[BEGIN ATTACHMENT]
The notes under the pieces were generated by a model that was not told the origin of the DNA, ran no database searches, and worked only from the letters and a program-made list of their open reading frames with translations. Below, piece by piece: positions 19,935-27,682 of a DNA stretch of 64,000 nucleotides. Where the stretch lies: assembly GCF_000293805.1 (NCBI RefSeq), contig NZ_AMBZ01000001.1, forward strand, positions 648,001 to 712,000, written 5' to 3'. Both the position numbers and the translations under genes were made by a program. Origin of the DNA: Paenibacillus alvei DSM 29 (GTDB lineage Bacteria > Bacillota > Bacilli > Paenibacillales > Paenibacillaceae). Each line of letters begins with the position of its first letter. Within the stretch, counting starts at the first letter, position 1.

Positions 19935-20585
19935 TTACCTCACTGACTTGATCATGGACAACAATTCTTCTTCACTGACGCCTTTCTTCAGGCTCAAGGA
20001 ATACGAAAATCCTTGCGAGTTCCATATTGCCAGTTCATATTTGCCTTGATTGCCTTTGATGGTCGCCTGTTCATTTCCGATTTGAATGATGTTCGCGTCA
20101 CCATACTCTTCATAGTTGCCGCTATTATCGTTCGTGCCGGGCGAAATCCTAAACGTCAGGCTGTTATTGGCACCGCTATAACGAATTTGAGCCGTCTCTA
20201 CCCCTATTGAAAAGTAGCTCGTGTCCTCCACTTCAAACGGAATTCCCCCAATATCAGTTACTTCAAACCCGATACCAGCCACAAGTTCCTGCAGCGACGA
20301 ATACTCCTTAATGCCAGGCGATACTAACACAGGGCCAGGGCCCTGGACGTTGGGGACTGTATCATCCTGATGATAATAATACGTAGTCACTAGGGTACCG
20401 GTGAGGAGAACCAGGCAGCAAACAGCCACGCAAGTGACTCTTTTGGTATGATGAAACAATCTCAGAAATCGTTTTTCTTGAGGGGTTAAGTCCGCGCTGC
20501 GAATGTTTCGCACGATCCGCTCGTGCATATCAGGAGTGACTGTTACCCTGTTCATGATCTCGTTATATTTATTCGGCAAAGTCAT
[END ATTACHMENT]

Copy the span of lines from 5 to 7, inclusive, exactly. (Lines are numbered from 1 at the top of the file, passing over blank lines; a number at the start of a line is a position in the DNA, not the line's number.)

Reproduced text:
20101 CCATACTCTTCATAGTTGCCGCTATTATCGTTCGTGCCGGGCGAAATCCTAAACGTCAGGCTGTTATTGGCACCGCTATAACGAATTTGAGCCGTCTCTA
20201 CCCCTATTGAAAAGTAGCTCGTGTCCTCCACTTCAAACGGAATTCCCCCAATATCAGTTACTTCAAACCCGATACCAGCCACAAGTTCCTGCAGCGACGA
20301 ATACTCCTTAATGCCAGGCGATACTAACACAGGGCCAGGGCCCTGGACGTTGGGGACTGTATCATCCTGATGATAATAATACGTAGTCACTAGGGTACCG